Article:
"It's probably fair to say that Terminator: Genisys didn't land in quite the way its makers would have liked. Reviews for the meandering time-travel reboot weren't exactly glowing, and in the US, its box office take amounted to a meagre $89m - considerably low than Terminator Salvation's disappointing home soil take of $125m.
While that figure doesn't make as grim reading as Fantastic Four's American haul so far - it's made a gloomy $49.6m - it's hardly stellar given the hopes that Genisys would mark a new beginning for the 31-year-old Terminator franchise.
There's a possibility, however, that the series may have found its salvation in China.
Box office reports over the weekend (including this one over at Variety) have revealed that Terminator: Genisys has just enjoyed the fourth biggest opening day in China. The movie made its debut at 25,000 locations across the country on Sunday, and managed to rake in $27.4m. When you consider that Genisys made a shade less than that on its US opening weekend, it becomes more clear just how impressive the movie's far east haul actually is.
Genisys' global total now stands at just over $335m, which might beg the question: does this mean that the planned trilogy of Terminator films will still happen? It certainly won't be the first time a movie's international reception has managed to prompt talk of a sequel. The very expensive Pacific Rim made $101.8 m domestically, but its foreign gross pushed the film's worldwide take to a much healthier $411m. As a result, Pacific Rim: Maelstrom is now being readied for release in the summer of 2017.
In July, the Hollywood Reporter ran a quote from a studio source, who said, "We will definitely need to see the holds globally to confirm that people like the film," when asked about the chances of a sequel to Terminator: Genisys. Its reception in China may have pushed that sequel just a little closer to getting a green light."
When asked if he's heard anything about the status of a fourth film in the Expendables franchise, he replied that he has no idea if it is still in the works.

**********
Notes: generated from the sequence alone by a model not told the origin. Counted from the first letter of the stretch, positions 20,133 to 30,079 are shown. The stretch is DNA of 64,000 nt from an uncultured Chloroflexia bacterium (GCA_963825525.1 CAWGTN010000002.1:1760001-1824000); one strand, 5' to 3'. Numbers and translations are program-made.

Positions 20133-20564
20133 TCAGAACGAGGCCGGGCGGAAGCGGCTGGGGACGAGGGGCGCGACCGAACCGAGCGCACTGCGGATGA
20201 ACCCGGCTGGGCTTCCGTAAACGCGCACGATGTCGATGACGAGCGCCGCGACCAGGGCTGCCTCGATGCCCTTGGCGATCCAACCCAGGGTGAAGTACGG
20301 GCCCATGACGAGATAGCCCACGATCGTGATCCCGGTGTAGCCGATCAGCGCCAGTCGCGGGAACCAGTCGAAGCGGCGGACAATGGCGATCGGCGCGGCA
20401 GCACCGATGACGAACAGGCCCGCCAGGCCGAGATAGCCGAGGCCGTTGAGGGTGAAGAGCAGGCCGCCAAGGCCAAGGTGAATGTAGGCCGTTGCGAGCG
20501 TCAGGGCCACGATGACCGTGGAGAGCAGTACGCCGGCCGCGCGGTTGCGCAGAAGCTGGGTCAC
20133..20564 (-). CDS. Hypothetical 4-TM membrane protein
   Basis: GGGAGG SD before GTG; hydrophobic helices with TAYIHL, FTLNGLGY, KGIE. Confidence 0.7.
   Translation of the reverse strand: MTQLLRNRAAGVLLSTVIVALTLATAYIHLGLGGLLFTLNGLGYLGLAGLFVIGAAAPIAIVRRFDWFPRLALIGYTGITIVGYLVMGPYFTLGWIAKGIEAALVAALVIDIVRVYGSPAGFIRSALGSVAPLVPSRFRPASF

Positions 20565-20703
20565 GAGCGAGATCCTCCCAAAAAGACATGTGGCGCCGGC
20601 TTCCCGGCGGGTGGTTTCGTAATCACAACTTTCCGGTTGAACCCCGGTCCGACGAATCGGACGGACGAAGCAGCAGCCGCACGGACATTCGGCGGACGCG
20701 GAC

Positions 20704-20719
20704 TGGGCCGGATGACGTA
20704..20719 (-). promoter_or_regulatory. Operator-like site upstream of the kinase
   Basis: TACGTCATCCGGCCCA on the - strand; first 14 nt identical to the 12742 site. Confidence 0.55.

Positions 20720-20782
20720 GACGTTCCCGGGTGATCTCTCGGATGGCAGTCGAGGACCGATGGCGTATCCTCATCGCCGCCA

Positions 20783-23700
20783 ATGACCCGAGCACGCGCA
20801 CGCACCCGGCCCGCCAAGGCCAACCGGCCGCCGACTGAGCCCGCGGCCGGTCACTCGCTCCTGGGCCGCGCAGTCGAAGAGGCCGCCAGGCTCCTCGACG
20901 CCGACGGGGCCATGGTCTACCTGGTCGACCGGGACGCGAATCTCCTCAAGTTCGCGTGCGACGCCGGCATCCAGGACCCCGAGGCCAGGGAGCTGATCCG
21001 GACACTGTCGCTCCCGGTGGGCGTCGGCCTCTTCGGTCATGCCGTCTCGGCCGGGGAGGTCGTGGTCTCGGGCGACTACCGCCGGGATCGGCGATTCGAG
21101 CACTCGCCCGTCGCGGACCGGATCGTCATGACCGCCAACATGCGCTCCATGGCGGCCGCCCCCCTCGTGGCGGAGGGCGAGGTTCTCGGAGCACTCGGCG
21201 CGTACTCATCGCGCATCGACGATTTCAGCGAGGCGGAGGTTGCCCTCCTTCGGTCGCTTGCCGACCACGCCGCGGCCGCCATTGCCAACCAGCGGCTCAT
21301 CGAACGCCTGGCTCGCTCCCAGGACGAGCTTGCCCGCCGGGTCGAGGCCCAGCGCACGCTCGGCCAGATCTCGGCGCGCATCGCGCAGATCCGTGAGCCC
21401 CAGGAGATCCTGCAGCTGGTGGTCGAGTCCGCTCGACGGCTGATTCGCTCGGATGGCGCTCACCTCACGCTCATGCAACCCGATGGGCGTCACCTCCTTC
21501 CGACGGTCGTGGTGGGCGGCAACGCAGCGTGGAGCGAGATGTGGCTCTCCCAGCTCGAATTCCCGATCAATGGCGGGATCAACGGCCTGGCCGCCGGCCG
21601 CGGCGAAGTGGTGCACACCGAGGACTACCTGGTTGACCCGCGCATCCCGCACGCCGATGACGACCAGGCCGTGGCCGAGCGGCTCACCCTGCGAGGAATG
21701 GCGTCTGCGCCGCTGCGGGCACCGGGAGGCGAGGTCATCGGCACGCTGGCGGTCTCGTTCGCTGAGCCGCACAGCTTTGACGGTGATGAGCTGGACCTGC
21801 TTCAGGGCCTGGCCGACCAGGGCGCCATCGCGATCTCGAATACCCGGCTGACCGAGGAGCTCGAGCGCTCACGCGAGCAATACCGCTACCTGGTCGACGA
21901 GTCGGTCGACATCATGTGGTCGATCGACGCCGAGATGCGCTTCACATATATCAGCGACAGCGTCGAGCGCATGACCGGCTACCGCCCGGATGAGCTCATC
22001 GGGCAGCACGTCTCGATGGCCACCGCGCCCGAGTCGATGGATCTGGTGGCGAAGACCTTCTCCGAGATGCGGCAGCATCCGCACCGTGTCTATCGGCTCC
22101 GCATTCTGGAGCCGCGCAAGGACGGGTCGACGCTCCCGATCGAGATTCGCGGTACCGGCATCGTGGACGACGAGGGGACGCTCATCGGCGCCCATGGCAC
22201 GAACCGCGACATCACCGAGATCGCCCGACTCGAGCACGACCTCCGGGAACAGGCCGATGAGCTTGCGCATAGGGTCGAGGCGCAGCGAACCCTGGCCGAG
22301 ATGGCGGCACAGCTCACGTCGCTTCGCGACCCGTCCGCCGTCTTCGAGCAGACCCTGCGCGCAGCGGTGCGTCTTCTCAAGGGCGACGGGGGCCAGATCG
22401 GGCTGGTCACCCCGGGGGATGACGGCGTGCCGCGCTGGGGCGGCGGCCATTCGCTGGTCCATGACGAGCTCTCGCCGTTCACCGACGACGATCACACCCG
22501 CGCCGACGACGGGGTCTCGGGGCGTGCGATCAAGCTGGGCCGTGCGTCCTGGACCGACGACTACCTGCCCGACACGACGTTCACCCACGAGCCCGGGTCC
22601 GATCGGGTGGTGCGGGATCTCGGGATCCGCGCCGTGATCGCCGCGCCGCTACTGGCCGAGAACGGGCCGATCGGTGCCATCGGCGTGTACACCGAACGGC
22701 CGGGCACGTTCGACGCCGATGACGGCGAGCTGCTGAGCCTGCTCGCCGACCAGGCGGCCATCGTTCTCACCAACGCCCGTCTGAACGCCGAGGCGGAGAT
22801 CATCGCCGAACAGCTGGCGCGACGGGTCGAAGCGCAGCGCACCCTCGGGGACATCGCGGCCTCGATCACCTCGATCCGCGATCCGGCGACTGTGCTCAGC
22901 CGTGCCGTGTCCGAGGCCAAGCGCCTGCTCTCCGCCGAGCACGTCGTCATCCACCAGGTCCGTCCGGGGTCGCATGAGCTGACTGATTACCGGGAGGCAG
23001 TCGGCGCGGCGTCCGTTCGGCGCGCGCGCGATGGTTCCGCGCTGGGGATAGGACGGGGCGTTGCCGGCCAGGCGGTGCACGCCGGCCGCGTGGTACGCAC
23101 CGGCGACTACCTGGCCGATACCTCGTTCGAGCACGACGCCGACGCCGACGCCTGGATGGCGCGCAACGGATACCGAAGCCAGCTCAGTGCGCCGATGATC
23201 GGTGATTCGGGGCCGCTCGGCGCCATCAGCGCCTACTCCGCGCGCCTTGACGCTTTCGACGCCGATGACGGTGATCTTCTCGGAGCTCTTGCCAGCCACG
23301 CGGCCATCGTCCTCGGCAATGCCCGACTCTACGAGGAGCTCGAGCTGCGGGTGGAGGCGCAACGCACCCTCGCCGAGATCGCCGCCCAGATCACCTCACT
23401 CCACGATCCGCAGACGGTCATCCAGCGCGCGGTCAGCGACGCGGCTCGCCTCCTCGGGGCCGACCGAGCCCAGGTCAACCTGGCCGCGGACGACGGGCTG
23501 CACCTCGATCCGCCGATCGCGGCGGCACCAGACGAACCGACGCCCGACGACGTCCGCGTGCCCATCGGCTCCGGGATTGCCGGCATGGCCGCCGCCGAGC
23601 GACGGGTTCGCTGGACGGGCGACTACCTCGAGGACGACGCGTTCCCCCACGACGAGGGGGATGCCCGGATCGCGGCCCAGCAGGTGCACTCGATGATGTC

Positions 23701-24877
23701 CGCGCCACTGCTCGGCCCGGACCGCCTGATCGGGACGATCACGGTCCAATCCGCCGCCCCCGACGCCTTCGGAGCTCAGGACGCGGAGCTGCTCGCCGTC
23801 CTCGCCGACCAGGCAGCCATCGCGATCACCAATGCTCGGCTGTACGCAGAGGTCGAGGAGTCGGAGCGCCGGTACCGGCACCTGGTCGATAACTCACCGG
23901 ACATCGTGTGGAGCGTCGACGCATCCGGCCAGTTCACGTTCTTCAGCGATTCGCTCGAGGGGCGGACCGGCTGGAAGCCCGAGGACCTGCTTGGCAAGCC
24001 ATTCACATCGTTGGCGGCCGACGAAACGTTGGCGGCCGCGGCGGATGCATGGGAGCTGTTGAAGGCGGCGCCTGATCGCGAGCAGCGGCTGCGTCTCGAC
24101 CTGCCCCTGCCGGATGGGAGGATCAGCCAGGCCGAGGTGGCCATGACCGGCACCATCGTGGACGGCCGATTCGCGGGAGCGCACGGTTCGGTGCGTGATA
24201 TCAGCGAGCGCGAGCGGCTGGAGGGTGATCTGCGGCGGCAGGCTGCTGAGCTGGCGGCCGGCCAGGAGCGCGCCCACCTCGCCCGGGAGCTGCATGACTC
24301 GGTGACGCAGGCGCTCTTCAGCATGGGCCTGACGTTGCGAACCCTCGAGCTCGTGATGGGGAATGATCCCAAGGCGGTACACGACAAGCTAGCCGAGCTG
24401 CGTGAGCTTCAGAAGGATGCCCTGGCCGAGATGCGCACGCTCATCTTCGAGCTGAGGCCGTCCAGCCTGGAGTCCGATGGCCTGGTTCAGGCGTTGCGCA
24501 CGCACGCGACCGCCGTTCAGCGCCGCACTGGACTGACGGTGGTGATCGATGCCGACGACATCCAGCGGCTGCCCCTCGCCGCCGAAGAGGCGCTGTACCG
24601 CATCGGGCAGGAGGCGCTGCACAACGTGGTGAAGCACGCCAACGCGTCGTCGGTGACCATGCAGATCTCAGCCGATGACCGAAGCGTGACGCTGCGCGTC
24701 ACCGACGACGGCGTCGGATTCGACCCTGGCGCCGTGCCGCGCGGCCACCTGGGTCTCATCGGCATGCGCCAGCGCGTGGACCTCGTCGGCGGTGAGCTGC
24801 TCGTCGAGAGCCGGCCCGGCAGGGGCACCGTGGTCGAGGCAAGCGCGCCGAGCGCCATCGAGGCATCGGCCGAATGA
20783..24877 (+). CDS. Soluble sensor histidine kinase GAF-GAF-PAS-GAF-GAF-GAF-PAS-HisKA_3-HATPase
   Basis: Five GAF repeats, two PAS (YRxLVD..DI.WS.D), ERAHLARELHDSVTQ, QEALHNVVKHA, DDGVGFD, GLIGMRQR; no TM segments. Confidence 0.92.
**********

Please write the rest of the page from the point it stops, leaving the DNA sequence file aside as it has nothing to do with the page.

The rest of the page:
Well here's hoping they do make another and the series returns to the heights that the first two managed to achieve.
Jackie Chan has been an international star for nearly 40 years and during that time he has built up several strong franchises. If the “Rush Hour” movies are his “Lethal Weapon” series than the “Police Story” must be his “Die Hard”, and never more so than in his latest franchise entry. The fifth in the popular series, though like the previous entry “New Police Story” (2004) there is nothing that connects it to the previous “Police Story” trilogy (1985-1992) which commutated with “Supercop” (1996), except perhaps that each movie in the series shows Chan progress as an action star and an actor.
In “Police Story: Lockdown” (also known as Police Story 2013) Chan plays a veteran police officer, older, burnt out, an alcoholic and a widower. Chan has never been a superhero action star, but of late he has gravitated towards flawed men akin to the classic film noir organists out of the past. Those looking for yuks in the tradition of the earlier “Police Story” movies or most other Chan vehicles are in for a surprise. Chan also gets a chance to illustrate his growing ability as a dramatic actor.
“Police Story: Lockdown” finds Chan’s Captain Wen at a popular nightclub where his estranged daughter, Miao Miao (Tian Jing) works. She wants him to met her boyfriend, Wu Jiang (Ye Liu), who she knows her father will not approve of. Things go even further when Wu Jing takes father and daughter hostage as well as the rest of the clubs patients. For a long time it isn’t clear what Wu Jing wants, but Wen finds himself tested not only as a cop, but also as a father.
The “Die Hard” comparisons may be greater than one might initially suspect. Sure, the terrorists and hostages scenario are obvious, but the original “Die Hard” was based on a Roderick Thorp novel. In the novel, titled “Nothing Lasts Forever”, the protagonist is a cop caught up in a hostage situation while attending a party at his daughter’s place of work. Of course, it was transformed into a vehicle for the 30’s-ish Bruce Willis, but it is interesting to note a connection bringing “Police Story: Lockdown” closer to the source material of the beloved “Die Hard”.
Lastly, our good friend Eoin over at The Action Elite asked us to share this petition to have Scott Adkins star in the raid remake. Right now the film appears to be on hold, but if it does resume production then they'll need talent like Adkins if they want to come close to matching it's Indonesian counterpart in terms of martial arts intensity.
Here's the link to view and sign the petition!